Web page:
The heavens, pt. 2: various forms of nebulae
Posts tagged space.
Rosette, NGC2244 with NB filters 11h20 exposure (by Trois_Merlettes)
It’s time to make history, and there will be history made tonight. Every time you’ve opened your mouth, took a step or any other thing we take for granted (or not), you’ve made history.
As you’ve probably guessed, this is a picture of Mercury.
We’ve never gotten really close up to Mercury,…
One of the best amateur Astronomy pictures announced.
Description: “Goblin Grin”.
Looking like a ghoulish Halloween mask in this winning photo, the so-called N44 superbubble shines in vibrant color thanks to Manuel Mejas from Argentina, who processed raw data from the Very Large Telescope to create the scene.
Two of its apparent planets share the same orbit around their star. If the discovery is confirmed, it would bolster a theory that Earth once shared its orbit with a Mars-sized body that later crashed into it, resulting in the moon’s formation.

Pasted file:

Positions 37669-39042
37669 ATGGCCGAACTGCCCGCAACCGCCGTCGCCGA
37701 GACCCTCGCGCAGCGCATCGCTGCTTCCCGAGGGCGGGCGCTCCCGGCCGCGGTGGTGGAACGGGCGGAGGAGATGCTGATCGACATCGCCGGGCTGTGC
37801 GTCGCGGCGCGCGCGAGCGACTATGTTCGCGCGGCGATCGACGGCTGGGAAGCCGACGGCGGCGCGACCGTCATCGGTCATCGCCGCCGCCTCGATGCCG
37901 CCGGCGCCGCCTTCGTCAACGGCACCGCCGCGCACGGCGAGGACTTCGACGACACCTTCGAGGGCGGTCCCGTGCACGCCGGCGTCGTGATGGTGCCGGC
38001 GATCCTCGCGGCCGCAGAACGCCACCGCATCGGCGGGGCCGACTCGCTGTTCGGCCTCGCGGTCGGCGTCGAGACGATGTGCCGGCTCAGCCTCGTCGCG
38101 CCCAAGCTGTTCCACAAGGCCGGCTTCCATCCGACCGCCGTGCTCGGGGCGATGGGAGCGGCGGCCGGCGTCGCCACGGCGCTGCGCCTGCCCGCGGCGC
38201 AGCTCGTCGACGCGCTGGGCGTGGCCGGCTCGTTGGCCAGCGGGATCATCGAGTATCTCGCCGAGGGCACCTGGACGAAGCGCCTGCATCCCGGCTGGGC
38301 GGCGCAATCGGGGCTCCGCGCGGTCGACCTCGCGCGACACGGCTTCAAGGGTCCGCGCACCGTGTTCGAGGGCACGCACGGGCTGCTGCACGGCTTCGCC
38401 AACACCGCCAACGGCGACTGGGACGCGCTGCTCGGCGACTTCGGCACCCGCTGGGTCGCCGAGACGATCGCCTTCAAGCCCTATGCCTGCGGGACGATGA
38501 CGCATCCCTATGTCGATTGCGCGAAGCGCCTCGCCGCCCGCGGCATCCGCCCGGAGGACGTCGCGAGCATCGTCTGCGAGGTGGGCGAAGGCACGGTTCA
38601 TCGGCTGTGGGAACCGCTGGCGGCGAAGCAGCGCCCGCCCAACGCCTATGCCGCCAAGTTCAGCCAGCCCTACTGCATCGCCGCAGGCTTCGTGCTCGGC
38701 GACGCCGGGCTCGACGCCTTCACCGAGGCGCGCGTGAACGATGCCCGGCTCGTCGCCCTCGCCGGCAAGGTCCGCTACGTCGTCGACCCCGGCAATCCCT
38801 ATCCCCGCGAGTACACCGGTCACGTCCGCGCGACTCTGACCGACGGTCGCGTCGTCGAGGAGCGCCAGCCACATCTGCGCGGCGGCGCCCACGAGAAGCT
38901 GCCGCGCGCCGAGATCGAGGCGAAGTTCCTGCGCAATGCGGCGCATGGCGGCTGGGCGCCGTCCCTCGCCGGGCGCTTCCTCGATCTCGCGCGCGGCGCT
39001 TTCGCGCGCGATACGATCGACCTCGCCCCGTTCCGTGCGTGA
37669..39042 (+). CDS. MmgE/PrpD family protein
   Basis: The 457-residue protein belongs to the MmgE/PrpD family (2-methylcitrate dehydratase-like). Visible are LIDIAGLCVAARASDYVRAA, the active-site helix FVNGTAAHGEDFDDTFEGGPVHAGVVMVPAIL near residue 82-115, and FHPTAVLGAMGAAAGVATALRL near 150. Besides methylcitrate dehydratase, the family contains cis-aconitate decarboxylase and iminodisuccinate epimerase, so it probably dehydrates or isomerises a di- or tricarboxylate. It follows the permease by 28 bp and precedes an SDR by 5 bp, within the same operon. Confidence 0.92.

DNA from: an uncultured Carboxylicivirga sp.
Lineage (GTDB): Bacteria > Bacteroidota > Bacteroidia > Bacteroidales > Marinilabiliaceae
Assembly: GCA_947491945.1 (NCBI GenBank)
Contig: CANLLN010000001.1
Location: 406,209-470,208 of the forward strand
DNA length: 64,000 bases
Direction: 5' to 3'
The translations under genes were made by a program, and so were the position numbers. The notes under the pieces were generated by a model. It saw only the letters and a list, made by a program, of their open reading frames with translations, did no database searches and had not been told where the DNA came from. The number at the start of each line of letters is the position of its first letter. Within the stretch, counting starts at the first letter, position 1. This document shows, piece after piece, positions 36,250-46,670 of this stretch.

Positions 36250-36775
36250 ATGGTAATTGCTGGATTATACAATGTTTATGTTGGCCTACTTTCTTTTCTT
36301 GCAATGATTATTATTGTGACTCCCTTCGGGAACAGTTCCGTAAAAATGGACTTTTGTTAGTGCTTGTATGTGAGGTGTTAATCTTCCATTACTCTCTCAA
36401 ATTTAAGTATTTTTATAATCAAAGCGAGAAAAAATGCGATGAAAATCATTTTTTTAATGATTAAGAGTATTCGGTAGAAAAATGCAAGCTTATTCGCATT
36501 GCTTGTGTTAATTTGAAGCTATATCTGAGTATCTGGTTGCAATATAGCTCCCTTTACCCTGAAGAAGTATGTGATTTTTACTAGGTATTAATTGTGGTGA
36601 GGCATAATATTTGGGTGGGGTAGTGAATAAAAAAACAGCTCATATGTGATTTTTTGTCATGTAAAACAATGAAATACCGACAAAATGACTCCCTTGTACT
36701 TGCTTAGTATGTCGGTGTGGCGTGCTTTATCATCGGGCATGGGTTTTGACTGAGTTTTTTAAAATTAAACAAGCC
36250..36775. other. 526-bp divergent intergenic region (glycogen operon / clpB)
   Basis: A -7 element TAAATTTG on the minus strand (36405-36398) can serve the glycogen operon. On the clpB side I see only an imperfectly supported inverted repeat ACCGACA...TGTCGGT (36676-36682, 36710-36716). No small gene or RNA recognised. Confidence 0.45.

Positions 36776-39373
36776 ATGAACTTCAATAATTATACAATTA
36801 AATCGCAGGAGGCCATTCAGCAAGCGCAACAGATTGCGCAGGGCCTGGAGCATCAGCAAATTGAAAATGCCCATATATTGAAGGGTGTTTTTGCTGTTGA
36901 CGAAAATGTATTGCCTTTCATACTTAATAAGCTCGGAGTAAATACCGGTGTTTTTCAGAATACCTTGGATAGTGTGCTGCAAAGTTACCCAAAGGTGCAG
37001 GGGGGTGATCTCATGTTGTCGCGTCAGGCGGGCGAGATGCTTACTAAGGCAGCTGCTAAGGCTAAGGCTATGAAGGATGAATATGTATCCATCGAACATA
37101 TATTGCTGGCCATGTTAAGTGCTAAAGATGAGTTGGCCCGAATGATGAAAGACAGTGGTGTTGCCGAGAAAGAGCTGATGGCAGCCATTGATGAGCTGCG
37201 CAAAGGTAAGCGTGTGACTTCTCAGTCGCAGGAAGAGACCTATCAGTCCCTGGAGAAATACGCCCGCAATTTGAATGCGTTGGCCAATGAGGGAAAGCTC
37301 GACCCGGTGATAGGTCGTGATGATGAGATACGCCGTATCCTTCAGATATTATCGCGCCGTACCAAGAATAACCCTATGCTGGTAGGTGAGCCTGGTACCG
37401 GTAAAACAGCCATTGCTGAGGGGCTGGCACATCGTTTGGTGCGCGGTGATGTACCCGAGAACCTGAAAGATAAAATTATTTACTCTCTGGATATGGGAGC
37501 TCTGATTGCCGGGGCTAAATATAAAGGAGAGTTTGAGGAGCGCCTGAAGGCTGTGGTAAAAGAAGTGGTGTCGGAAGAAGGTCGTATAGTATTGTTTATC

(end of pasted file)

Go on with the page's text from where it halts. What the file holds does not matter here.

The two planets are part of a four-planet system dubbed KOI-730. They circle their sun-like parent star every 9.8 days at exactly the same orbital distance, one permanently about 60 degrees ahead of the other. In the night sky of one planet, the other world must appear as a constant, blazing light, never fading or brightening.
Jupiter’s moon Io floats above the cloudtops of Jupiter. This image is deceiving: there are 350,000 kilometers - roughly 2.5 Jupiters - between Io and Jupiter’s clouds. Io is about the size of our own moon.
You can watch the planets, moons and asteroids of our solar system move in proportional time with this awesome visualiser. Set the date and speed, as well as the model (Copernican or the pre-Renaissance Tychonian/geocentric model) and watch the physics happen. Unfortunately, it doesn’t depict the degradation of orbits over time, nor does the sun explode when set a few billion years in the future. Still cool, though!